I vacillated on where I wanted to put my comment because I binged the whole series and I just have some thoughts on the themes as a whole, so I guess here is as good a place as any.
When I watched this first episode, I was wondering if Kenya Barris was a miserable, horrible person who just didn’t fully see it in himself, and whether he was framing himself as the misunderstood, put-upon hero of his story, or if this was like “Curb Your Enthusiasm” where this is a heightened version of himself, playing on his worst instincts or impulses and letting things unwind from there. The only way I could watch the series was to assume the latter, and I think that’s right because of something like how he was slow to take off his watch and phone before thinking about going to rescue his wife in the ocean in this ep, or how the hotel clerk gave him a terrible room because he hated Kenya so much, or how he was such a dick to Angela from the Office in that writer’s room meeting in th other ep (which was the funniest of those 3 examples). But it didn’t always feel clear about how I was supposed to view his character.
I found this series quite watchable, though. There were some deeply interesting concepts (like the commentaries on linking the “because of slavery” theme to the episode topic), and also many genuinely funny moments. Particularly liked in this episode how he watched blackish and murmured “such a good show” a couple of times.
But there were a couple of things that didn’t work for me, too. The framing device never really gelled for me. You really can’t imagine the parents being so candid about deeply personal things with their child in the context of a film school submission, and you can’t imagine them allowing a documentary crew such unfettered access to their lives.
If I could have taken this series back to the drawing board, I would have maybe had Rashida Jones’s character frame the story, maybe by vlogging as a side project while she tries to find herself (and maybe reviewing but not posting the most revealing footage at the end of the day). Rashida is by far the best actor on the show, but I also felt that maybe if Kenya could have stepped outside of himself a little bit, he could have seen that telling the fictionalized story of his wife is really compelling: the complications of being biracial, career woman, nearly died in childbirth: there’s a lot to unpack there, but I felt to do that, you would have to be all-in in telling this from her POV, not his.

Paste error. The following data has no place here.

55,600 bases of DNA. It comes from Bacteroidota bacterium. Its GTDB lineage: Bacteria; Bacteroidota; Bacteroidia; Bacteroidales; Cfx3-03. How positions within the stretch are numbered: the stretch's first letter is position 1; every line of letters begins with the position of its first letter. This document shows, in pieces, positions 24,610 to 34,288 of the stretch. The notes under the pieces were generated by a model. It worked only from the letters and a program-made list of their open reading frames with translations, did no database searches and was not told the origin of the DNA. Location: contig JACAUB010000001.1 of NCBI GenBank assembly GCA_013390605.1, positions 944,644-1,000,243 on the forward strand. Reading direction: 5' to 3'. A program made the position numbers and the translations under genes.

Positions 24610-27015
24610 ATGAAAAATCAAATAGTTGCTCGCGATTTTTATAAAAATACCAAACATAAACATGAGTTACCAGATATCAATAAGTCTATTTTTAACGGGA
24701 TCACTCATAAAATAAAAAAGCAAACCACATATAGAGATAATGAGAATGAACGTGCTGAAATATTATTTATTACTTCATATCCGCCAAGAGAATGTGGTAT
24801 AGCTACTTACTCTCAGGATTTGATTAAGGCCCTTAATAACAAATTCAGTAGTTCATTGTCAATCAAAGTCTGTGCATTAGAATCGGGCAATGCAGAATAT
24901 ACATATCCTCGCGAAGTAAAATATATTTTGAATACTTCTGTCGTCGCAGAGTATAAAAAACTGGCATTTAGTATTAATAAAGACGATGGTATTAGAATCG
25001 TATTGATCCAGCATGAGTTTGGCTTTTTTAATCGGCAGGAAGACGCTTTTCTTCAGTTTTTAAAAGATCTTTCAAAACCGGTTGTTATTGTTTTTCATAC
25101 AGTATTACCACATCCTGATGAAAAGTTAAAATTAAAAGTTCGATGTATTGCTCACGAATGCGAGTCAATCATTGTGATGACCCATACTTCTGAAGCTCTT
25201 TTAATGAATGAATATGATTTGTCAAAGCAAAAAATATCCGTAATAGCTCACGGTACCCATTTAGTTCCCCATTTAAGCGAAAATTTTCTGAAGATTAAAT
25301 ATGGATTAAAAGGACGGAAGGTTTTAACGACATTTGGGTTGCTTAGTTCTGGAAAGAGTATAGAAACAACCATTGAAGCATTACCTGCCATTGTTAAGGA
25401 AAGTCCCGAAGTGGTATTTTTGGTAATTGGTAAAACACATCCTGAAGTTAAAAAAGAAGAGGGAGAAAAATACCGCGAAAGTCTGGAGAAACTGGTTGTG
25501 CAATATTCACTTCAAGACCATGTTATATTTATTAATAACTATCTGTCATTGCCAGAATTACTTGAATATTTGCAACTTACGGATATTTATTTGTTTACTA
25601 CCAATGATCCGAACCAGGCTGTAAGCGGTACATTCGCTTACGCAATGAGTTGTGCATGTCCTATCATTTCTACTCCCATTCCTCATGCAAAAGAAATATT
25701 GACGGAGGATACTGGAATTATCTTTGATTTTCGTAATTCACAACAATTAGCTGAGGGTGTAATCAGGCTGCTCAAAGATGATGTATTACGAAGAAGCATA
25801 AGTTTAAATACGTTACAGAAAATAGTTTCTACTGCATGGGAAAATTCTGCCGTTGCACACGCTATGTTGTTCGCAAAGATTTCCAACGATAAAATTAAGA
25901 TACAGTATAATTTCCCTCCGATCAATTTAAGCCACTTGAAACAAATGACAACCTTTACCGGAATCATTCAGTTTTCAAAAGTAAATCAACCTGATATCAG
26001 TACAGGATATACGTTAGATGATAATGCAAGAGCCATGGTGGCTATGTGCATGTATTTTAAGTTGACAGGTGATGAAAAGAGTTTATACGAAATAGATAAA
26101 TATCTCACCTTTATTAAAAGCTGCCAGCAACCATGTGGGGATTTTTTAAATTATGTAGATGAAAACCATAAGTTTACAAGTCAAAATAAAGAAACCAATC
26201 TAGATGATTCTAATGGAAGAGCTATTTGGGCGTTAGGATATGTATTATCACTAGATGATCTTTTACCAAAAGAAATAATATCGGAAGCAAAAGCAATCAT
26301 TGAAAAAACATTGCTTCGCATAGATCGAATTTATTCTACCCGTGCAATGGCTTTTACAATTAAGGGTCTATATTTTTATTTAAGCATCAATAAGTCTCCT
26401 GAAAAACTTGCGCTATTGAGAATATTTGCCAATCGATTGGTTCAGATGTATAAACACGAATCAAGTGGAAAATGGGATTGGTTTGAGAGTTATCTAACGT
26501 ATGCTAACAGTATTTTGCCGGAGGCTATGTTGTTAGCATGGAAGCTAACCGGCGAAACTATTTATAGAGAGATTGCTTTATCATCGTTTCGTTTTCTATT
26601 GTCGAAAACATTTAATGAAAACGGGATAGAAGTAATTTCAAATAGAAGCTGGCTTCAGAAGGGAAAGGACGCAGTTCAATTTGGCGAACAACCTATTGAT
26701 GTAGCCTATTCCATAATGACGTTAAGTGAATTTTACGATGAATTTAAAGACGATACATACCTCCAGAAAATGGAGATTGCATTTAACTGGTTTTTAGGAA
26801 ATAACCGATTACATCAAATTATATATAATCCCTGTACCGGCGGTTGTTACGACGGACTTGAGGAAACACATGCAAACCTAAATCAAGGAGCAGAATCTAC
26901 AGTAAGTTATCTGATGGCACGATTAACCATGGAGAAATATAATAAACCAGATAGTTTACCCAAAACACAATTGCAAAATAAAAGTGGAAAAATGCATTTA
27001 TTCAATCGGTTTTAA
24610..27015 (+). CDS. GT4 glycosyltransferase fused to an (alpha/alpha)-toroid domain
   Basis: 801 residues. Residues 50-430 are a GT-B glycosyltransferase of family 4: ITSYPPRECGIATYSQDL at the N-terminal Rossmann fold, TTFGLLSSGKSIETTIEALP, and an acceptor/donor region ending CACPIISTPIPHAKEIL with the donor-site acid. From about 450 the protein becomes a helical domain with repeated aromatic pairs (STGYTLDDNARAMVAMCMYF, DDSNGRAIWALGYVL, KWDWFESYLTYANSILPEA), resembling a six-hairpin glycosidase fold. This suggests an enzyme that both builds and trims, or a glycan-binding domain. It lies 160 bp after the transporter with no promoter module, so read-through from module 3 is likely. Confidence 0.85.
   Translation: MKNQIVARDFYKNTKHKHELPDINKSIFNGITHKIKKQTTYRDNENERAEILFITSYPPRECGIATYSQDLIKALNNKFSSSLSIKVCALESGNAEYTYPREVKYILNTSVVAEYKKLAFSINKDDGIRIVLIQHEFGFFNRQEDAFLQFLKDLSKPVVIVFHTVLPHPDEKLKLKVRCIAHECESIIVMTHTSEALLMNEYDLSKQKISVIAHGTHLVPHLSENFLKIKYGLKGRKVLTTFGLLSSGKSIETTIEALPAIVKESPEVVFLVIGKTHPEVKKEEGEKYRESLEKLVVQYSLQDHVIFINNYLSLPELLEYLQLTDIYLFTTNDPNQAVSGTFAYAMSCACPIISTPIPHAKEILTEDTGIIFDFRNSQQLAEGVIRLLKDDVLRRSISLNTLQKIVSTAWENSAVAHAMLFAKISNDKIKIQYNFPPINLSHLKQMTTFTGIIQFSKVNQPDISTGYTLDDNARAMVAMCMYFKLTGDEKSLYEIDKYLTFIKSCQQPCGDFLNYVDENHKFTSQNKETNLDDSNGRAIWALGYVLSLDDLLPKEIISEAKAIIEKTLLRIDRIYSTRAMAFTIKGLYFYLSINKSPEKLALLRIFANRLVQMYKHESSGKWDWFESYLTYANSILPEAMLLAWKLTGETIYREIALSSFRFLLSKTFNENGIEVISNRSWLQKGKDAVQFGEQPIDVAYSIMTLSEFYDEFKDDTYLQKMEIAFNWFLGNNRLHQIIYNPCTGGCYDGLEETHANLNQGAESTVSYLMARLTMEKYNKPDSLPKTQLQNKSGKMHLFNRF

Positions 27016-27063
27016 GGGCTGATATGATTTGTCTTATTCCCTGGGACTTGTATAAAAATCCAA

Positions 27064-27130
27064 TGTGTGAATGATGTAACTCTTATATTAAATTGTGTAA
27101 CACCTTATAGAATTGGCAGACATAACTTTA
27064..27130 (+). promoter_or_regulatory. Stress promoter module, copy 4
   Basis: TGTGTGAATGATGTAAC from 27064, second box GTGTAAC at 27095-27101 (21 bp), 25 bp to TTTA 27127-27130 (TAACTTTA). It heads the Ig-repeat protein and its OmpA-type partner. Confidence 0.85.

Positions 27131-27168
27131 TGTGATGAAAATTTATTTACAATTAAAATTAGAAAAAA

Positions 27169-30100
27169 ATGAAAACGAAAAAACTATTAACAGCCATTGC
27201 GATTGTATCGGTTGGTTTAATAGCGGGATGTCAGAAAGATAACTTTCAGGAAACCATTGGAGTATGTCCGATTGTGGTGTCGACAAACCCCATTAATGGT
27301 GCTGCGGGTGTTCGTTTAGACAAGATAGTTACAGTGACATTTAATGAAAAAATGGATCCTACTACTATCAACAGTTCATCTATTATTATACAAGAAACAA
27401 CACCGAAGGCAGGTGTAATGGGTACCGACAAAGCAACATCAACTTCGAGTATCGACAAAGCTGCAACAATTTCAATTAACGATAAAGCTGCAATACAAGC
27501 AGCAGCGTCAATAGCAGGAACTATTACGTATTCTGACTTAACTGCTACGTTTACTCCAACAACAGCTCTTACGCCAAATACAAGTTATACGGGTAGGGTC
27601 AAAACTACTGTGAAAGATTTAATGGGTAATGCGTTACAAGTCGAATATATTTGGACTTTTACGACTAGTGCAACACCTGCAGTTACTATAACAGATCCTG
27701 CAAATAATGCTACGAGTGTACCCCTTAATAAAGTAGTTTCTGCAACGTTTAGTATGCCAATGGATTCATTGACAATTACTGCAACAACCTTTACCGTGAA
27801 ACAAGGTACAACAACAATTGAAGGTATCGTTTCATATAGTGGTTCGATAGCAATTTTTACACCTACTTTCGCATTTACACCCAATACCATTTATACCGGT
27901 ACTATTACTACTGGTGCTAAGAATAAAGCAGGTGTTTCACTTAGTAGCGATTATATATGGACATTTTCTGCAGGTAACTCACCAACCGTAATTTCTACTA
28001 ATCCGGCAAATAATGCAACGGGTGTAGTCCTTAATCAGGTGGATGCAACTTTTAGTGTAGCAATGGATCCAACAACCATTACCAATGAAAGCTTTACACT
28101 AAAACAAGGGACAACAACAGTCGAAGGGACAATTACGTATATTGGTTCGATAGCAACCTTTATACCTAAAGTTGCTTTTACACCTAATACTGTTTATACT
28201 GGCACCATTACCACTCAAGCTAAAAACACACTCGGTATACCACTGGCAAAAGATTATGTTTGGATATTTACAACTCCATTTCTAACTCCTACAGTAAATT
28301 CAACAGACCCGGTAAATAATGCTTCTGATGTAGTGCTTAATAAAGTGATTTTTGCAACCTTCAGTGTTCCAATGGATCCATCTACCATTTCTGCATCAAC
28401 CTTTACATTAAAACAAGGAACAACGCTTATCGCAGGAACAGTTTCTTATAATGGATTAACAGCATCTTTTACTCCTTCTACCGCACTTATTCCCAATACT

I didn’t fully follow what the source of the marital strain was. He didn’t like that she didn’t go back to being an attorney, had become a stay-at-home mother and that she wasn’t contributing to the family income? But he also didn’t like her pursuing a new career (and resented her working vacation) because she was farming out things like cooking and taking kids to school and not being present enough for the family? So which way did he want it? If she were still a full-time corporate attorney, he never would have seen her. I guess they smoothed it over in the end. Eh.
I’d still give the show like a “B” overall. I found it very interesting, which sounds a little backhanded, but I don’t mean it that way. It made me think, and it made me laugh.